Pick scholarships that align with you, says edtech startup The Playbook
Less than 10 percent of college students receive scholarships each year. How can you be one of the lucky ones?
With SAT testing being cancelled across the country, students are having many opportunities for funding take away from them. Forget having a good SAT score to give you the edge, many will have no score.
But the key to getting a college scholarship may not just be in the application and grades. Focus on how you choose your scholarships, suggests Edtech Founder Jared Friedland.
Having worked with students for over 15 years on the SATs and college admissions, The Playbook CEO gave his advice on how students can still be successful in their funding applications.
While some scholarships are designed for all students in general, many are intended to help students who fit certain criteria “which can range from gender to ethnicity to geographic location and even to arcane interests,” says Friedland.
As an example, he points out that the National Grocers Association of America has a scholarship relating to asparagus.
If you come across as someone who applied with no real thought or a connection between you and the scholarship, you are unlikely to win any money, he says. “But if you come across as someone whose passions reflect those of the scholarship donors, you are likely to be seen as a strong contender.”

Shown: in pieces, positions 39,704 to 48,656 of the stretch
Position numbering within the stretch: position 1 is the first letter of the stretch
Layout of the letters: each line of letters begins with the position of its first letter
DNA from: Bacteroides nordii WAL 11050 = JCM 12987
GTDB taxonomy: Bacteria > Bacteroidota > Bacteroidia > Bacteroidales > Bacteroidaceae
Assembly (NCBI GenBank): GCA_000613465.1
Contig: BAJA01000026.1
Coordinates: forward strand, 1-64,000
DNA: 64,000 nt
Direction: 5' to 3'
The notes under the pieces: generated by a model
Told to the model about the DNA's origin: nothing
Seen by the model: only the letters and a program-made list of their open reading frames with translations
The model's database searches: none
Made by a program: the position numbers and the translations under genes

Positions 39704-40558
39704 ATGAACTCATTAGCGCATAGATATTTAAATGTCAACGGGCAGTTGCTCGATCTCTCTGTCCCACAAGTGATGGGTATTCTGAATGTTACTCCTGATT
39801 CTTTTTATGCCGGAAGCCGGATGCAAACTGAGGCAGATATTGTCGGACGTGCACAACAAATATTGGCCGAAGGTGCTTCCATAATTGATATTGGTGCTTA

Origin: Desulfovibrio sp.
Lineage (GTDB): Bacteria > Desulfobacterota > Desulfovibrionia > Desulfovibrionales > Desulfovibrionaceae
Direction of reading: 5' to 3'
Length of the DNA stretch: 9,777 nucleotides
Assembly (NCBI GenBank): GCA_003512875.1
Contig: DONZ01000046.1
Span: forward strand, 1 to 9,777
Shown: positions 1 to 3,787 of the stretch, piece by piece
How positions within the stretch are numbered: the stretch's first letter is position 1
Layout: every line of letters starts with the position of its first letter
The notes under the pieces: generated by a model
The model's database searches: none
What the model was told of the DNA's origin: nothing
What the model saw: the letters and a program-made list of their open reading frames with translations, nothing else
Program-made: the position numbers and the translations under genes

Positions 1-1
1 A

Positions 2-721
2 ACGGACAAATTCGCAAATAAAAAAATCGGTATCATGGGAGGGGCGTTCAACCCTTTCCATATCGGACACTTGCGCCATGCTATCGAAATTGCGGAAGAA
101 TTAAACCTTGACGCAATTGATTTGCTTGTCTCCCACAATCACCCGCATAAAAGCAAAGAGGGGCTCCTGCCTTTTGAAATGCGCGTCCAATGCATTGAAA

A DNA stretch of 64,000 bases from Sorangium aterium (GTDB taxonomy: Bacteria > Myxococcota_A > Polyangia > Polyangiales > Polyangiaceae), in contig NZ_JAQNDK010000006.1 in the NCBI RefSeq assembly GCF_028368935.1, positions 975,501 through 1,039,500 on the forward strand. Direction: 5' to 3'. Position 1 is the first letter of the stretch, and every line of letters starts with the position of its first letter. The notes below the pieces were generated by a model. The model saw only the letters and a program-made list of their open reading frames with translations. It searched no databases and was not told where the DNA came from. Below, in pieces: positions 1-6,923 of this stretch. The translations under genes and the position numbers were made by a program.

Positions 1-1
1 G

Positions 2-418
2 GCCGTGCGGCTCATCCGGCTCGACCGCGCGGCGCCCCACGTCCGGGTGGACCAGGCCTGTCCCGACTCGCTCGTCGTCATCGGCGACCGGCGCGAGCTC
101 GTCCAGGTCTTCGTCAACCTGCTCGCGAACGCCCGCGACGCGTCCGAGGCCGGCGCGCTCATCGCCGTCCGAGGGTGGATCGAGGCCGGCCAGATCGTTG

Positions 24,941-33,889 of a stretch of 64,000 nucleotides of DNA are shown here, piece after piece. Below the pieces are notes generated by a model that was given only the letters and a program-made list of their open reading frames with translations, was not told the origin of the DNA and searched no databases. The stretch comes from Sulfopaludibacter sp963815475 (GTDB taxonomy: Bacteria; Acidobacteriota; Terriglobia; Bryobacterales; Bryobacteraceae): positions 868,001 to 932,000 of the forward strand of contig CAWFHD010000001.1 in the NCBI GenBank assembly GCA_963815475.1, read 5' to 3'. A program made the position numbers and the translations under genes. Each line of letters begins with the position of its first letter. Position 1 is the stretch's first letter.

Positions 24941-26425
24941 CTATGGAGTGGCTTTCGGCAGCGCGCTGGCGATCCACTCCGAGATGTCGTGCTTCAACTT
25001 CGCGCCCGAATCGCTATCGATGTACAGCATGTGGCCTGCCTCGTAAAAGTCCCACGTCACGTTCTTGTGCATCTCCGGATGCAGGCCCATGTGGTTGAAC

While hundreds of thousands of students have had SAT tests cancelled, there is still a percentage that are sitting theirs. For those relying on their scores for some financial aid, Friedland reminds students that the first score you get, isn’t the final one. Unlike grades, SAT scores can be overwritten. Scholarship directors may look at the best combined score from each test, giving you a “superscore”.
“If you take the test a few times and prep on your own or with a company, you stand a far better chance of maximizing your score and thus your odds of landing a coveted scholarship.”
Adults may be having a hard time adjusting to remote working, but for students and teachers, navigating the world of virtual learning can be equally as challenging.
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